Russin tells his story of the Flight 93 recovery

Tyrone Civics teacher Bill Abbott marked the September 11 anniversary with a lesson that shed light on a little known facet of the aftermath of that day. Abbott invited Bellwood funeral director Jon C. Russin into his classroom to help the students see a perspective not often experienced by the general public as he described what happens in the wake of a commercial airliner crash. As a member of the Pennsylvania Funeral Directors Association, Russin was called upon last September to help in the recovery effort of Flight 93 in Shanksville, Somerset County.
Russin, a graduate of Bellwood-Antis and the Pittsburgh Institute of Mortuary Science.
“The chain of command at a particular site like this the federal government, the state government and the county government,” Russin told the class of tenth grade students. Though the crash site was his second (he worked on the 1994 crash of Flight 427), it was his first experience with a deliberate act of terror. “It was a crime. It was a federal crime. That was the reason that site was even more secure than most of the other air crashes,” he added.
He explained the three main federal agencies that investigate the crashes — the Federal Bureau of Investigations (FBI), the Federal Aviation Administration (FAA) and the Occupational Safety and Health Agency (OSHA) ad well as the state and local agencies that assist.
“The County Coroner is, of course, the controlling officer at the scene for the recovery,” he noted. The Shanksville crash had 40 fatalities and as well as gathering evidence, the recovery team was also charged with finding their remains.
“The first thing that happens after the shock of incidence like that is that particular agencies are called in — such as DEMORT, which is the federal recovery team, and the Pennsylvania Funeral Directors Association,” he said. Russin said that the directors who work the recovery effort do so as volunteers.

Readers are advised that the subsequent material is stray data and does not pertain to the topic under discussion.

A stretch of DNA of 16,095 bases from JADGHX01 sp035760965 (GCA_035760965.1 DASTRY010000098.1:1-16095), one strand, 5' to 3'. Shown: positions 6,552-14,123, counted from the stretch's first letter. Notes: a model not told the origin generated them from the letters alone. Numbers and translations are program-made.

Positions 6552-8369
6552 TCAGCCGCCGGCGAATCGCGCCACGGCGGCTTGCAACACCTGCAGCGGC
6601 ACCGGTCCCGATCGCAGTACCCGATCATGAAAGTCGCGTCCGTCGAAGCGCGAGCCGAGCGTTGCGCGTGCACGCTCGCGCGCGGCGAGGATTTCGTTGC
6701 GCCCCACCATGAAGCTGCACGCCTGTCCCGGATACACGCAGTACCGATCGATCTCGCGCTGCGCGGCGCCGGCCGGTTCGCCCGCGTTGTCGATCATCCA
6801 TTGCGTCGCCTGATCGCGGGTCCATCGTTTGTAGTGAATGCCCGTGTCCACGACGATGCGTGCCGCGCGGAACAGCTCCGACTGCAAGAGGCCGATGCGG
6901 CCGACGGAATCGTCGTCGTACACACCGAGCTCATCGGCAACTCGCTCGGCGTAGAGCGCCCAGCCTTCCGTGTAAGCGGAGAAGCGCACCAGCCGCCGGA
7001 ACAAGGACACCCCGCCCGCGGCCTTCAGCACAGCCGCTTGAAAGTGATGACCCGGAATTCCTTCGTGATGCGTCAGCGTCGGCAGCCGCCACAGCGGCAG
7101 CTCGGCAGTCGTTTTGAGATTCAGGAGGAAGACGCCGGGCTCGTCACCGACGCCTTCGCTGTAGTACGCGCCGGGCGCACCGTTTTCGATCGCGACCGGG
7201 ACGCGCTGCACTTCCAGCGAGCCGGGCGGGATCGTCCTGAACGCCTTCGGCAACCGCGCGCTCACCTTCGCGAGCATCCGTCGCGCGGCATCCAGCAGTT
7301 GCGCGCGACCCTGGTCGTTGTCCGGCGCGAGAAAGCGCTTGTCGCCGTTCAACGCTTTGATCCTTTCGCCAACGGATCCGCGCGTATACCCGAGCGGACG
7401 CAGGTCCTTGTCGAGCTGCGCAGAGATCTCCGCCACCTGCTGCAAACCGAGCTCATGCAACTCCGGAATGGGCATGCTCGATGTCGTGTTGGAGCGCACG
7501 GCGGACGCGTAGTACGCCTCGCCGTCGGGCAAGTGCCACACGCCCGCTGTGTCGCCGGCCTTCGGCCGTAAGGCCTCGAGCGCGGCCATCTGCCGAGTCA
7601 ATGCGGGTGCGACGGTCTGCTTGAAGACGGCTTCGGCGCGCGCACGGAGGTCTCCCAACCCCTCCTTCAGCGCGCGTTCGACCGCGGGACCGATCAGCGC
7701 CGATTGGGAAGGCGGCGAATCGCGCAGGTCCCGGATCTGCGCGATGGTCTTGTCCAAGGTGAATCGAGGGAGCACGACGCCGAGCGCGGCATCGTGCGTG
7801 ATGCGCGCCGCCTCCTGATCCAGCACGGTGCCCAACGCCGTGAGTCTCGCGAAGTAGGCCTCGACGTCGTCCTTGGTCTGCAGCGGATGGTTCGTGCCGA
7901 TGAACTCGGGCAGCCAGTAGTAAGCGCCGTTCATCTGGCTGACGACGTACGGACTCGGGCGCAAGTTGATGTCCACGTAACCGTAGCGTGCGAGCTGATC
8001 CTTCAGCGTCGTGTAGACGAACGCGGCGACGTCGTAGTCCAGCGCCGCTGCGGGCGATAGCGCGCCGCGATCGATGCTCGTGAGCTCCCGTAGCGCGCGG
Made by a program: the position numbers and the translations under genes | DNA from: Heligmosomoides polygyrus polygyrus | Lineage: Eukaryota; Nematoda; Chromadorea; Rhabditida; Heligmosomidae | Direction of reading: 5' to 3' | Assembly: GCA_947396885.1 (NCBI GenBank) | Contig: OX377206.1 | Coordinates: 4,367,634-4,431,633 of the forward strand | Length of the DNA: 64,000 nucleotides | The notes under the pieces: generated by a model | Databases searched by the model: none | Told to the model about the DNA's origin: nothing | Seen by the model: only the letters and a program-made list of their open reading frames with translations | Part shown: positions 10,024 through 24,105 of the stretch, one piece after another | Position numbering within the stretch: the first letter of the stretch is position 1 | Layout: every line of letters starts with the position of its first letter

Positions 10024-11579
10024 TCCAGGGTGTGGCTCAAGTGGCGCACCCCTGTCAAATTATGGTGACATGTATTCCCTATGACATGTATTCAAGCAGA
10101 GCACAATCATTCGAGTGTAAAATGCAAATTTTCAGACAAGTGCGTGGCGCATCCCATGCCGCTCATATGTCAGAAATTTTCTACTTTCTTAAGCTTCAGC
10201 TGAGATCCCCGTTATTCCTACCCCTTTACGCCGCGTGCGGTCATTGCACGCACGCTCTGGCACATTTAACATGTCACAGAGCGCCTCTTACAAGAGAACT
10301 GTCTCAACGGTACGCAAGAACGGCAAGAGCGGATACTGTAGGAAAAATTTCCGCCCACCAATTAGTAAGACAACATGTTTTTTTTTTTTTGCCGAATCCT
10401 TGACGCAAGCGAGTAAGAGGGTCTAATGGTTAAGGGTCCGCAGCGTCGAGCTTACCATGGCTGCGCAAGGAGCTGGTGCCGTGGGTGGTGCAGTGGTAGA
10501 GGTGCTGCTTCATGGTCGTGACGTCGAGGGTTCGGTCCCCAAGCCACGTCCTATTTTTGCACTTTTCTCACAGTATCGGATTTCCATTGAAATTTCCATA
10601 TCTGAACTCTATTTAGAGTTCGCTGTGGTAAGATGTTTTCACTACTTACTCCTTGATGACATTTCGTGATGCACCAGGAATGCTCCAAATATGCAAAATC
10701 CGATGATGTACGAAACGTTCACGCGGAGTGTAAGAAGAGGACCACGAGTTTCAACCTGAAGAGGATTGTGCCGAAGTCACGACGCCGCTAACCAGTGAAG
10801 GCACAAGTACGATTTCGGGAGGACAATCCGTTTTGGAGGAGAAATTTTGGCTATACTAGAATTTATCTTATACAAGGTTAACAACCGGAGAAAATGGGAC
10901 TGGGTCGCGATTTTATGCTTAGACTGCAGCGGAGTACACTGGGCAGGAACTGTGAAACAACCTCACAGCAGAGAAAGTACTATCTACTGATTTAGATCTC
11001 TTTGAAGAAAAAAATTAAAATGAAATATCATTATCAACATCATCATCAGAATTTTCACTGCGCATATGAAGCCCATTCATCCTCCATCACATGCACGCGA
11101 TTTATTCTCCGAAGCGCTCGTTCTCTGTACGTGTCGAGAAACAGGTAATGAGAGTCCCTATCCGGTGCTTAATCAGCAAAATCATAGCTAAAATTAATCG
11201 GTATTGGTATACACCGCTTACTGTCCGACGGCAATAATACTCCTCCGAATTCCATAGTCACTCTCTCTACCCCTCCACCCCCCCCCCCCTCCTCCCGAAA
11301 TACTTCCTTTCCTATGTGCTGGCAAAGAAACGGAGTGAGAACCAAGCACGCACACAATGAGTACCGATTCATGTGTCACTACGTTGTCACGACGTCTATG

At Shanksville, the National guard Armory was set up as the central staging area for his recovery team. He also pointed out that there was more to the job than simply recovering remains.
“Initially, there were 62 funeral directors that met with the families at Seven Springs (Resort),” he said. “That was where the families were sequestered and housed throughout the whole recovery period. We met with those families, we found out what type of memorialization or funeral arrangements that they wanted and we made those arrangements for them.”
Russin said that the FBI and DEMORT walked through the site and gather most of the evidence that they wanted before his team arrived. Once the initial evidence is gathered, the funeral directors were briefed by those agencies and sent to the site to meet with the recovery team.
“They’re made up of local medical and fire department personnel,” he said. In the Shanksville crash, those 600 – 700 volunteer personnel were from western Pennsylvania, he said.
Russin told the students that since it was a crime scene, the team was also briefed on what additional evidence may have still been at the scene.
“When the initial walk through is down by the FBI and they gather their evidence, they grid the particular crash area,” Russin said, comparing it to a football field. “When they walk through they use little flags and each particular color denotes a particular thing. Those flags denote the airplane debris, personal effects, human remains and evidence.”
Russin said that the team worked from the outside parameter of the crash site. By walking shoulder to shoulder, the team members worked their way to the center of the site — the crater. The crater, he said, was excavated down to 100 feet.
“When the plane came in it came over Shanksville backwards, with the tail down,” he said. “Then it plunged into the ground.” Where it crashed was a reclaimed strip mine and it plunged into the earth 40 feet. Russin noted that debris was ultimately found 15 miles away.
On Monday, part two of Jon C. Russin’s recollection of his experience on the recovery team of Flight 93.